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This question already has an answer here:

Is it possible to make this code a little more compact by somehow declaring the 2 variable inside the same using block?

using (var sr = new StringReader(content))
{
    using (var xtr = new XmlTextReader(sr))
    {
        obj = XmlSerializer.Deserialize(xtr) as TModel;
    }
}
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marked as duplicate by Neolisk, nvoigt c# Aug 13 '15 at 11:29

This question has been asked before and already has an answer. If those answers do not fully address your question, please ask a new question.

4  
Don't use new XmlTextReader(). Use XmlReader.Create() – John Saunders Feb 22 '12 at 13:48
1  
@JohnSaunders why? – Antony Scott Feb 22 '12 at 13:51
9  
new XmlTextReader() has been deprecated since .NET 2.0. By using XmlReader.Create(), you will get the best derived XmlReader class possible, as opposed to just the one XmlTextReader class. – John Saunders Feb 22 '12 at 13:53
    
@JohnSaunders thanks for clarifying that. I've changed my code now. – Antony Scott Feb 22 '12 at 13:54
up vote 237 down vote accepted

The accepted way is just to chain the statements:

using (var sr = new StringReader(content))
using (var xtr = new XmlTextReader(sr))
{
    obj = XmlSerializer.Deserialize(xtr) as TModel;
}

Note that the IDE will also support this indentation, i.e. it intentionally won’t try to indent the second using statement.

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Does this use the one-liner-no-braces rule to scope the statements within each other, or actually compile into some sort of chain? – ssube Feb 22 '12 at 13:50
5  
@MD.Unicorn Yes, exactly. This is intentional – this is the most concise way C# offers: removing the parentheses and omitting the indentation. Notice how the IDE offers explicit support for this (otherwise it would indent the second statement). – Konrad Rudolph Feb 22 '12 at 13:53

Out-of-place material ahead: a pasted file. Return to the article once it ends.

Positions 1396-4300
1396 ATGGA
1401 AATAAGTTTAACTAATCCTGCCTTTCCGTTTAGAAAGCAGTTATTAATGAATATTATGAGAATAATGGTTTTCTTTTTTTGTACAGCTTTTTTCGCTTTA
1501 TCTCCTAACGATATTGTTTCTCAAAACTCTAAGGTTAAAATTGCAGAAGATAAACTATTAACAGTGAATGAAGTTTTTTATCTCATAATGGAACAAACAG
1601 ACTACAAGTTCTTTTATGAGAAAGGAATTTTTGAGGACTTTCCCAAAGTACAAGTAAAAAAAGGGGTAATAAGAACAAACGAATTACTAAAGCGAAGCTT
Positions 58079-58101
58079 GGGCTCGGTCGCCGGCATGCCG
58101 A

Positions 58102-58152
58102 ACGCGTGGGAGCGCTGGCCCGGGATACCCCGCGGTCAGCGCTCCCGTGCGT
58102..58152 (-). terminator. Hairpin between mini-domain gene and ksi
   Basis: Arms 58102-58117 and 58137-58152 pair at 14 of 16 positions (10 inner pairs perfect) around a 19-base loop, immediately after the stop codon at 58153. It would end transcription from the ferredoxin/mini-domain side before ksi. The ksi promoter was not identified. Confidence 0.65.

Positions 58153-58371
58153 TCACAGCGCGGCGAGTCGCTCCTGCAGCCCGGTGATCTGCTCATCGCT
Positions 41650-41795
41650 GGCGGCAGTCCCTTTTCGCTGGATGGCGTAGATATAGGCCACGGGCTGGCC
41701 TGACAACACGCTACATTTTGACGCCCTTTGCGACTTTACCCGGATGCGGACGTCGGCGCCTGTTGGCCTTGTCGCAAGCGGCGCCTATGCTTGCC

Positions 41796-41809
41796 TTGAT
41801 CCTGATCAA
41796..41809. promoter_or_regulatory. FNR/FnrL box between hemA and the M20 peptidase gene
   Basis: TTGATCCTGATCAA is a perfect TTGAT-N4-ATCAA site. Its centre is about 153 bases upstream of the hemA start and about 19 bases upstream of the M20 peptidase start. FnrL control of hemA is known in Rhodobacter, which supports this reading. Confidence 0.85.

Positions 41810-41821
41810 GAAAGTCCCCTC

1  
@KonradRudolph My question is kind of confusing, but I'm asking if this is actually a discrete language feature designed for multiple usings, or just the same as if (x) if (y) { z; }. I think your comment answers that, though; I'm reading it as the latter? – ssube Feb 22 '12 at 14:21
1  
@peachykeen Yes, it’s definitely not a discrete language feature, merely nested blocks. The IDE does treat it specially for the purpose of indentation though. – Konrad Rudolph Feb 22 '12 at 14:40
3  
I really wish C# had a form of using that didn't begin a new block, but instead disposed the variables at the end of the block in which they're declared, something like: { using var x = new Reader(); x.Read(); } – Stefan Dragnev Sep 5 '14 at 6:24

The following only works for instances of the same type! Thanks for the comments.

This sample code is from MSDN:

using (Font font3 = new Font("Arial", 10.0f), font4 = new Font("Arial", 10.0f))
{
    // Use font3 and font4.
}
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11  
This only work when variables are of the same type. – Mohammad Dehghan Feb 22 '12 at 13:54
1  
that only seems to work if both objects are of the same type – Antony Scott Feb 22 '12 at 13:55
1  
Then declare the variables as IDisposable and cast later? – Robert Jørgensgaard Engdahl May 7 '15 at 8:17

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